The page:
The Great Basin, a stark and beautiful desert filled with sagebrush deserts and mountain ranges, is the epicenter for public lands conflicts. Arising out of the multiple, often incompatible uses created throughout the twentieth century, these struggles reveal the tension inherent within the multiple use concept, a management philosophy that promises equitable access to the region’s resources and economic gain to those who live there.
Multiple use was originally conceived as a way to legitimize the historical use of public lands for grazing without precluding future uses, such as outdoor recreation, weapons development, and wildlife management. It was applied to the Great Basin to bring the region, once seen as worthless, into the national economic fold. Land managers, ranchers, mining interests, wilderness and wildlife advocates, outdoor recreationists, and even the military adopted this ideology to accommodate, promote, and sanction a multitude of activities on public lands, particularly those overseen by the Bureau of Land Management. Some of these uses are locally driven and others are nationally mandated, but all have exacted a cost from the region’s human and natural environment.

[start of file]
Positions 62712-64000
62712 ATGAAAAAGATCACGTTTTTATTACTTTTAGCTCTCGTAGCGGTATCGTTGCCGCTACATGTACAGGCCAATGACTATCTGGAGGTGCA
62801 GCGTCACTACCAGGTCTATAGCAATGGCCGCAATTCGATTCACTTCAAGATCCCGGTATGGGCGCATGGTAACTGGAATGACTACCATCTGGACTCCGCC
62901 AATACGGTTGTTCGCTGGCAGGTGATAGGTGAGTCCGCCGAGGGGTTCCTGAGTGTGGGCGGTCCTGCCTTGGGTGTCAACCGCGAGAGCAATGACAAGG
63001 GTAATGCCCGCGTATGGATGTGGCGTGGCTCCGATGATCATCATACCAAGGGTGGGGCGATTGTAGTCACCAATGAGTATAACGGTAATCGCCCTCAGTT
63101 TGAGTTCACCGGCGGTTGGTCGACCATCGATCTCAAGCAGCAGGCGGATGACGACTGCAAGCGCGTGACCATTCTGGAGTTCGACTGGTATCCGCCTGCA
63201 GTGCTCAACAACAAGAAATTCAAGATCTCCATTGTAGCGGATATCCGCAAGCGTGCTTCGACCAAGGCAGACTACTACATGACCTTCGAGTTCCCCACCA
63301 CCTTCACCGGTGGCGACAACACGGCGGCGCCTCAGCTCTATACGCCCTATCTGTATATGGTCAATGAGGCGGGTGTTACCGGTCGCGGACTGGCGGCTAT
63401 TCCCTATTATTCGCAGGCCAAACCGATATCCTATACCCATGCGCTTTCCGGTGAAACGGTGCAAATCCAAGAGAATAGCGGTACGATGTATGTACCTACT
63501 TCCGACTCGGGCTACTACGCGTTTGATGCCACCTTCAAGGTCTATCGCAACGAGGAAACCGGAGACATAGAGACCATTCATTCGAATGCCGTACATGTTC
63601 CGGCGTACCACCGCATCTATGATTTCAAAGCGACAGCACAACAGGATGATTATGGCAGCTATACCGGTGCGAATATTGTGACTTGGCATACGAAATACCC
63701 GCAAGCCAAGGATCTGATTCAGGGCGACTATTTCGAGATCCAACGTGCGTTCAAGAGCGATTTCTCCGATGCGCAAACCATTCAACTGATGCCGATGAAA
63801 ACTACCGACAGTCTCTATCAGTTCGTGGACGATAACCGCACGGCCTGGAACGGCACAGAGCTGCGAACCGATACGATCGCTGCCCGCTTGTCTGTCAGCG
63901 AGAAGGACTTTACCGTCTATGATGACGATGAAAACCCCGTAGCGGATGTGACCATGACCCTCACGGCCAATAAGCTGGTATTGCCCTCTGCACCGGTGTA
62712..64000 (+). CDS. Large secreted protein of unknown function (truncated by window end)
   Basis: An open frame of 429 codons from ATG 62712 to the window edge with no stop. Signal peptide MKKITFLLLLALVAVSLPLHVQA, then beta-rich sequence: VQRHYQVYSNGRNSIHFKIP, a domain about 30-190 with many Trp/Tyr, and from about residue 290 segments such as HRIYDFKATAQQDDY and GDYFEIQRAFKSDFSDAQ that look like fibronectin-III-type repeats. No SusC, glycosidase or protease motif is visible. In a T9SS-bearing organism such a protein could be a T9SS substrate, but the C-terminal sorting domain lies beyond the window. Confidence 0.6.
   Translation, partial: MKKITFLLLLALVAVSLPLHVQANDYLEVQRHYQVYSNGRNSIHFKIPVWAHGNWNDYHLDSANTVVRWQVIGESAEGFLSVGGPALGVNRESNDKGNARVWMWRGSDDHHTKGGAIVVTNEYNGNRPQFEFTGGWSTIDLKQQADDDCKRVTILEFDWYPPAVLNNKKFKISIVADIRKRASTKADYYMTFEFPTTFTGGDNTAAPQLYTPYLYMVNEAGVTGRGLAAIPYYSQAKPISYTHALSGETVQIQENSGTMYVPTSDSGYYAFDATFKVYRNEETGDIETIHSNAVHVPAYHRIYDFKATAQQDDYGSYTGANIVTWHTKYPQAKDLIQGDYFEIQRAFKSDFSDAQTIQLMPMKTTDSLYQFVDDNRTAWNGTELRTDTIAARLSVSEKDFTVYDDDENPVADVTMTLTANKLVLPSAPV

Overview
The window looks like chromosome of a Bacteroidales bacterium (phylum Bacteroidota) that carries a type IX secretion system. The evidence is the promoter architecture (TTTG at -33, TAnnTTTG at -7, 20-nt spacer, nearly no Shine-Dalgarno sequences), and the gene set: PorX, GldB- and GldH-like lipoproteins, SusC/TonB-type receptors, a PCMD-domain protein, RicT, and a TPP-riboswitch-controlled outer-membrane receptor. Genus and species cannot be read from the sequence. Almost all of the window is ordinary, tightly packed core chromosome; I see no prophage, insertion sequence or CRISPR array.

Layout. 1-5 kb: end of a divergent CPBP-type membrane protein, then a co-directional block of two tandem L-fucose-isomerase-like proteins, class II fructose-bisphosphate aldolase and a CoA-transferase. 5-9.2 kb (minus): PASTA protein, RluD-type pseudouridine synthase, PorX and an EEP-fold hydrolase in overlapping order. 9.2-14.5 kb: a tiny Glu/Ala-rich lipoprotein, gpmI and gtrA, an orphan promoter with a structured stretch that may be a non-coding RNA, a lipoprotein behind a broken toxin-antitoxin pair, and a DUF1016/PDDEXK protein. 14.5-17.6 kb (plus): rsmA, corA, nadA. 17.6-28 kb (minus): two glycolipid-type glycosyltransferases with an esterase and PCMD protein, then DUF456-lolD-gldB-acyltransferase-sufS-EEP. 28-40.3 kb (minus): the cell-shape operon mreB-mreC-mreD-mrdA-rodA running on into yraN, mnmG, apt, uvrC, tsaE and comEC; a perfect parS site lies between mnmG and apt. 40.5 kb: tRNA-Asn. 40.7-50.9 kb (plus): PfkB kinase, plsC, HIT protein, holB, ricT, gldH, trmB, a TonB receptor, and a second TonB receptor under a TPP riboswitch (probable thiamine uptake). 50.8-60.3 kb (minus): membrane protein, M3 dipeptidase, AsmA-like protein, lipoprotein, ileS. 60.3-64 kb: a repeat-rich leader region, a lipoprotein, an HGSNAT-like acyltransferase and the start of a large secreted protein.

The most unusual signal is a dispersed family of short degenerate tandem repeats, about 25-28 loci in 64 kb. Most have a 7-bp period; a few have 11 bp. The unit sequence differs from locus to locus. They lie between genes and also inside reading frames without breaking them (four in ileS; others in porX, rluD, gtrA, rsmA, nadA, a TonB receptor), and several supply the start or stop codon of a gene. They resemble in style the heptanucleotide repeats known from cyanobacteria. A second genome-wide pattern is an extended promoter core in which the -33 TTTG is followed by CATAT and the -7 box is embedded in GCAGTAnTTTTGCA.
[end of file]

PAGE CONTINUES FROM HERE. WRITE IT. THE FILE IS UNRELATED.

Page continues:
In The Size of the Risk, Leisl Carr Childers shows how different constituencies worked to fill the presumed “empty space” of the Great Basin with a variety of land-use regimes that overlapped, conflicted, and ultimately harmed the environment and the people who depended on the region for their livelihoods. She looks at the conflicts that arose from the intersection of an ever-increasing number of activities, such as nuclear testing and wild horse preservation, and how Great Basin residents have navigated these conflicts.
Carr Childers’s study of multiple use in the Great Basin highlights the complex interplay between the state, society, and the environment, allowing us to better understand the ongoing reality of living in the American West.